History of Sweden between 1397 - 1523
In 1388, at the request of the Swedes themselves, king Albert of Mecklenburg was driven out by Margaret I of Denmark and at a convention of the representatives of the three Scandinavian kingdoms (held at Kalmar in 1397), Margaret's great-nephew, Eric of Pomerania, was elected the common king, although the liberties of each of the three realms were expressly reserved and confirmed. The union was to be a personal, not a political union. Neither Margaret herself nor her successors observed the stipulation that in each of the three kingdoms only natives should hold land and high office, and the efforts first of Denmark (at that time by far the strongest member of the union) to impose her will on the Union's weaker kingdoms soon produced a rupture, or rather a series of semi-ruptures. The Swedes first broke away from it in 1434 under the popular leader Engelbrekt Engelbrektsson, and after his murder they elected Karl Knutsson Bonde their king under the title of Charles VIII, 1436.
In 1441 Charles VIII had to abdicate in favour of Christopher of Bavaria, who was already king of Denmark and Norway; however, upon the death of Christopher in 1448, a state of confusion ensued in the course of which Charles VIII was twice reinstated and twice expelled again. Finally, on his death in 1470, the three kingdoms were reunited under Christian II of Denmark, the prelates and higher nobility of Sweden being favourable to the union.
After the briefly successful reconquest of Sweden by Christian II and the subsequent Stockholm bloodbath in 1520, the Swedes rose in yet another rebellion which ousted the Danish forces once again in 1521, though Stockholm did not surrender until the summer of 1523. While independence was being reclaimed, the election of King Gustav of the Vasa at Strängnäs on June 6, 1523, has been seen as a formal declaration of independence, and as the de facto end of a union that had lost all long-term support in Sweden. The day Gustav Vasa was hailed as King (he was not crowned until 1528 though) would become, in 1983, the National Day of Sweden.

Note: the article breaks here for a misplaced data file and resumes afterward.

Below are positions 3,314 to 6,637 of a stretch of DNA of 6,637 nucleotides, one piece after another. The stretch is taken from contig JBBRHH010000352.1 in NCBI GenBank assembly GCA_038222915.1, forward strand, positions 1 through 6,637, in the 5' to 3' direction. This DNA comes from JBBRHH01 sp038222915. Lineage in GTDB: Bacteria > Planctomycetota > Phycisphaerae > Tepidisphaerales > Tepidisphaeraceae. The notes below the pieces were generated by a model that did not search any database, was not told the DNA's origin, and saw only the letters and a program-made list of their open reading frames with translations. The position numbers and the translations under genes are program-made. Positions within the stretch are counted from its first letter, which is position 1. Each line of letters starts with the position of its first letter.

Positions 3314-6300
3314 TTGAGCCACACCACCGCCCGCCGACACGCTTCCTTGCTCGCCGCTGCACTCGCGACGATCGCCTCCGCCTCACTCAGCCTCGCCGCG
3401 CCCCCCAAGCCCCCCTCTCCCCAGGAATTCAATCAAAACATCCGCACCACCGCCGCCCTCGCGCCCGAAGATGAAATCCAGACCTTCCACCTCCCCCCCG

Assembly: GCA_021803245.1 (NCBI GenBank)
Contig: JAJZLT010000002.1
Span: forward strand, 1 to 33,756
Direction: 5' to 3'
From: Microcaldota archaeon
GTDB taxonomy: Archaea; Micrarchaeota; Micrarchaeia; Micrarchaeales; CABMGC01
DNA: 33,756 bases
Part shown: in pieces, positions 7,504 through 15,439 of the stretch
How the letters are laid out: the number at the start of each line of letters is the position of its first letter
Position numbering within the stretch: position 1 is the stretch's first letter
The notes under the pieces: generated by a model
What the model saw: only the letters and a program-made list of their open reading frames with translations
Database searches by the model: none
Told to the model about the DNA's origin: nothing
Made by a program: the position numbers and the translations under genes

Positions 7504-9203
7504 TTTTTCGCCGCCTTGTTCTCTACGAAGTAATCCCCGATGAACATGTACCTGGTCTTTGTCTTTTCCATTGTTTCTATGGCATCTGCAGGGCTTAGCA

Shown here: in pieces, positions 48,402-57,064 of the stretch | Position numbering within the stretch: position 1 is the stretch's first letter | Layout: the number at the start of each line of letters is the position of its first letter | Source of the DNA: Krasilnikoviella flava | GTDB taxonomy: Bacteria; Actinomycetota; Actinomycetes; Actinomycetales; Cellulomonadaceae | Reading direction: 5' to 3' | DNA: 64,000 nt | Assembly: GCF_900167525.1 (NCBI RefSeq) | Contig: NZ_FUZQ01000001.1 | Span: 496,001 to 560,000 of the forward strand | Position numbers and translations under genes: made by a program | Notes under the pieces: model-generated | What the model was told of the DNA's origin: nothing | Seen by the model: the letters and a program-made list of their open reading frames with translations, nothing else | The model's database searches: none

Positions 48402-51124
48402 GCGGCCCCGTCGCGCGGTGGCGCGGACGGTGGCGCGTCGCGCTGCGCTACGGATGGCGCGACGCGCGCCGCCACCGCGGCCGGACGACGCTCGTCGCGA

Kerameikos was the potters" quarter of the city, from which the English word 'ceramic' is derived, and was also the site of an important cemetery and numerous funerary sculptures erected along the road out of the city towards Eleusis.
The earliest tombs at the Kerameikos date from the Early Bronze Age (2700-2000 BC), and the cemetery appears to have continuously expanded from the sub-Mycenaean period (1100-1000 BC). In the Geometric (1000-700 BC) and Archaic periods (700-480 BC) the number of tombs increased; they were arranged inside tumuli or marked by funerary monuments. The cemetery was used incessantly from the Hellenistic period until the Early Christian period (338 BC until approximately the sixth century AD).
The most important Athenian vases come from the tombs of the Kerameikos. Among them is the famous “Dipylon Oinochoe”, which bears the earliest inscription written in the Greek alphabet (second half of the eighth century BC). The site"s small museum houses the finds from the Kerameikos excavations.